Which Foods Are Poisonous To My Cat?
Keep him away 🙅♀️
Cats can be super curious and can get into things they’re not supposed to — like your food. But that can be pretty dangerous since some common human foods are actually poisonous to cats.
So if you have a cat, it’s important to know which foods are poisonous so you can keep him far away from them.
The Dodo spoke to Dr. Erica Irish, a veterinarian and member of the board of advisors for betterpet, to find out which foods are poisonous to cats and what to do if your cat does eat something toxic.
Common foods that are poisonous to cats
Cats can often get food poisoning from human food, and this can happen when someone feeds a cat table scraps or if he has access to his owner’s food.
Some common foods that are poisonous to cats include:
- Chocolate — Chocolate contains theobromine and caffeine, which are both toxic to cats. Cats are much more sensitive to both substances than humans are, and they metabolize theobromine more slowly, which means it stays in their system longer and makes even a small amount of chocolate potentially poisonous.
- Caffeine (Coffee and tea) — Caffeine is a stimulant, and many symptoms of caffeine poisoning are stimulant effects that can be potentially dangerous, such as increased heart rate and hyperactivity.
- Xylitol (a sweetener often used in sugar-free gum, peanut butter and candy) — Xylitol triggers a release of insulin, which causes your cat’s blood sugar to drop, resulting in hypoglycemia. (It’s still uncertain if xylitol is as toxic to cats as it is to dogs, but you shouldn’t let your cat eat sugarless candy just in case.)
- Macadamia nuts — Macadamia nuts affect a cat’s nervous system and can cause tremors, lethargy and vomiting.
- Onions, garlic and chives — Onions and garlic contain a compound called thiosulphate, which can break down your cat’s red blood cells, leading to anemia.
- Grapes and raisins — Anything containing grapes or made from grapes is toxic to cats, although it’s unclear exactly what makes grapes poisonous.
- Alcohol — Alcoholic drinks contain ethanol, which is toxic to cats. Ethanol poisoning depresses the central nervous system, which causes your cat to become drowsy and uncoordinated and can lead to respiratory failure.
- Raw or undercooked eggs, meat or fish — Your cat can get food poisoning from bacteria, such as salmonella or E. coli, from raw or undercooked foods. An enzyme in raw fish also destroys thiamine, which your cat needs to produce vitamin B, and this can cause neurological issues.
- Milk and dairy products — Contrary to popular belief, most cats are lactose intolerant, so dairy products can upset their stomachs.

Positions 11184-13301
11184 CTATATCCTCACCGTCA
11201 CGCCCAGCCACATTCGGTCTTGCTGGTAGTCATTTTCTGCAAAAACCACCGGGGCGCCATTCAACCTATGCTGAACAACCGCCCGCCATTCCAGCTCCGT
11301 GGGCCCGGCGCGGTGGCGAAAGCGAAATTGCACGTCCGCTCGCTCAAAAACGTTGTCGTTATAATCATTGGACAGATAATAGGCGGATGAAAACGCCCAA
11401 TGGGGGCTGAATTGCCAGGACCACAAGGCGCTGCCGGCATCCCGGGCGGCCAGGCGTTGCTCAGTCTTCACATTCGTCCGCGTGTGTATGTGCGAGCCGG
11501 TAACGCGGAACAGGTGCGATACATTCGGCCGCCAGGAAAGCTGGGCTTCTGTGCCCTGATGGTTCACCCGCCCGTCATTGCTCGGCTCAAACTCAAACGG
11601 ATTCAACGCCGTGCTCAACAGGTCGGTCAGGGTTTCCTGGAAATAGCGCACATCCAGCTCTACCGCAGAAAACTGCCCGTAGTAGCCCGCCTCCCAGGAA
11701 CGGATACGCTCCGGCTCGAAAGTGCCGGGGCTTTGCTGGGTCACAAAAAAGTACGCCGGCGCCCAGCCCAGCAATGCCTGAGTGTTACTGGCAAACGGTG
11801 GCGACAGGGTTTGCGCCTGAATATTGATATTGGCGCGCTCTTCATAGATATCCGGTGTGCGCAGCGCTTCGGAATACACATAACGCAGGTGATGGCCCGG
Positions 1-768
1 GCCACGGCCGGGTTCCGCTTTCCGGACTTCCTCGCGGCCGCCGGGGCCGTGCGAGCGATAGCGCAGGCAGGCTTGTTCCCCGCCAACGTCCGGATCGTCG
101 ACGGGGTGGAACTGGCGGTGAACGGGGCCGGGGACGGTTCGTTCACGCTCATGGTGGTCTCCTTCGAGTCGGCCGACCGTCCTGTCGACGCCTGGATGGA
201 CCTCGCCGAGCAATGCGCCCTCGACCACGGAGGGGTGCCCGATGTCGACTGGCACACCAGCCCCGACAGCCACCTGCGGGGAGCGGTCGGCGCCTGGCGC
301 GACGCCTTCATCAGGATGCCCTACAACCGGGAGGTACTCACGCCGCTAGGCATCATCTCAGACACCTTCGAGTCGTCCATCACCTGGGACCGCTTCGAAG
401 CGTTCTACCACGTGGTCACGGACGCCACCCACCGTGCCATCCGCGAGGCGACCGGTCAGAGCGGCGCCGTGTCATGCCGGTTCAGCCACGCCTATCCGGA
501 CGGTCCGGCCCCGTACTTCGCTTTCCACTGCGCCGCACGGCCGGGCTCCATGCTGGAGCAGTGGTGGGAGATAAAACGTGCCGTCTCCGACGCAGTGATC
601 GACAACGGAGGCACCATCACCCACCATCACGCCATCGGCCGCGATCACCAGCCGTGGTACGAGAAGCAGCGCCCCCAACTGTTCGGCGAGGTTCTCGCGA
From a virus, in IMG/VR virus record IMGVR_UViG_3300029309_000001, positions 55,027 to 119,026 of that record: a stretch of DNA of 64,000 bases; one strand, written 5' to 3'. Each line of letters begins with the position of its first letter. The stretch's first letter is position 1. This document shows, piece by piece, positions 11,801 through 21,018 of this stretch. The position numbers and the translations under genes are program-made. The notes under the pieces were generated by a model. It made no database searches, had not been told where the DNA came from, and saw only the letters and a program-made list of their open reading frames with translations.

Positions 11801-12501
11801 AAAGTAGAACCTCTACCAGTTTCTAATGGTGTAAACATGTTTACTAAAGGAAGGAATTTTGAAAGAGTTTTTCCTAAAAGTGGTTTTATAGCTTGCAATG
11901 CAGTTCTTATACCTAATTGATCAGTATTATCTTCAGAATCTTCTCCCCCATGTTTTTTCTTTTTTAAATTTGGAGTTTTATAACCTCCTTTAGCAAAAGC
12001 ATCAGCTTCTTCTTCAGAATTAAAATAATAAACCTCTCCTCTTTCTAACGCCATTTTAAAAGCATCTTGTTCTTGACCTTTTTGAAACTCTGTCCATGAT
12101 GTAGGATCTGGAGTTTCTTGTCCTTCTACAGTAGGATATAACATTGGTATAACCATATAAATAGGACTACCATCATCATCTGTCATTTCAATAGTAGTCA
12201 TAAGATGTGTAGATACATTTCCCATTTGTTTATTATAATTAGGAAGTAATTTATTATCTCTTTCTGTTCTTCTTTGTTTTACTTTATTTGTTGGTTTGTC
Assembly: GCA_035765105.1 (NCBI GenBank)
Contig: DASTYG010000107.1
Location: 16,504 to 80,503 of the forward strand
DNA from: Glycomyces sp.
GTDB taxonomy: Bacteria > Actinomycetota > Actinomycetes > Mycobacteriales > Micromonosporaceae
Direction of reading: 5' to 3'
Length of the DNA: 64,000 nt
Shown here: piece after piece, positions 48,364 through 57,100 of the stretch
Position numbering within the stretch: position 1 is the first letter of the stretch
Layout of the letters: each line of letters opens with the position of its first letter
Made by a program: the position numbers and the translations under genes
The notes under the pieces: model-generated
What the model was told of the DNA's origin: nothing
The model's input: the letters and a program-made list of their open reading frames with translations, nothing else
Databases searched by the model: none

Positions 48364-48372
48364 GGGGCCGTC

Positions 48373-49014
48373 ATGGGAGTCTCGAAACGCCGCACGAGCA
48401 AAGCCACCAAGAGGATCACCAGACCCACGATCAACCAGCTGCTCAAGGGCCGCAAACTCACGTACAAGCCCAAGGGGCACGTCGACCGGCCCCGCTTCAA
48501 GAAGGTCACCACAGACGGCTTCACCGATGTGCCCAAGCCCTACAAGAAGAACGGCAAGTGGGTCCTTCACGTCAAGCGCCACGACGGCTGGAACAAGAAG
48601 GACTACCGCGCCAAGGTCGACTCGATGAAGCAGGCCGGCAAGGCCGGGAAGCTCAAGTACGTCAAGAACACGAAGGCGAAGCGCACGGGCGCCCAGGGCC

- Liver — Occasional small amounts of liver are OK, but if your cat eats liver all the time, he can develop vitamin A toxicity, which is a serious condition.
- Yeast dough — If your cat eats yeast dough, it will continue to rise in your cat’s stomach, which can lead to an obstruction in his digestive system. Yeast also produces alcohol as it ferments, which can cause alcohol poisoning.
If you’re ever unsure if a food is poisonous to your cat, you can visit the ASPCA’s poison control site to look it up.
And while you might feel guilty when your cat’s watching you eat and waiting for a scrap of food, try not to give in to begging because even a little bit of your food could make him sick.
Just to be extra safe, check with your vet before feeding your cat anything new to make sure it’s totally safe for him as well.
Symptoms of food poisoning in cats
The symptoms of food poisoning in cats can vary depending on what your cat ate, but there are some typical signs to look out for, including:
- Increased heart rate
- Difficulty breathing
- Increased thirst
- Pale gums
- Loss of appetite
- Lack of coordination
If you notice your cat displaying any of these symptoms, don’t wait to contact your vet.
“If your cat is suddenly acting strange or ill, contact your local vet or ER right away!” Dr. Irish told The Dodo.
What to do if your cat gets food poisoning
If you saw your cat eat something you know is bad, or if you notice any of the above symptoms, call your vet immediately.
“You should call your local vet, emergency vet or one of the poison hotlines made for pets,” Dr. Irish said. “This includes the ASPCA [(888) 426-4435] and the Pet Poison Helpline [(855) 764-7661].”
Provide as much information as possible to the vet to help them treat your cat — the more info you can provide, the quicker they’ll be able to provide treatment, which will lead to a better outcome in most cases.
“You can tell them your cat’s name, age and body weight,” Dr. Irish said. “You should also inform them of any preexisting conditions, like heart disease or kidney disease. If you have the product that was ingested, bring this with you so the vet can read the label. It also helps to know how long ago the ingestion occurred and how much was ingested.”
Your vet will treat your cat in a few ways depending on his symptoms, what he ate and how long ago he ate it. Some treatments include IV fluids to flush toxins from the body, muscle relaxants, anti-seizure medication, inducing vomiting and activated charcoal (which helps to prevent the toxin from being absorbed).
And overall, the best way to prevent your cat from getting food poisoning is to keep your food far away from him! “Do not leave certain foods out on the counter where your kitty can reach them,” Dr. Irish said.
It’s important to know which foods are poisonous to cats so you can keep your cat safe. If you keep this list handy, you’ll be much less likely to accidentally give your cat toxic foods or let him get into something dangerous.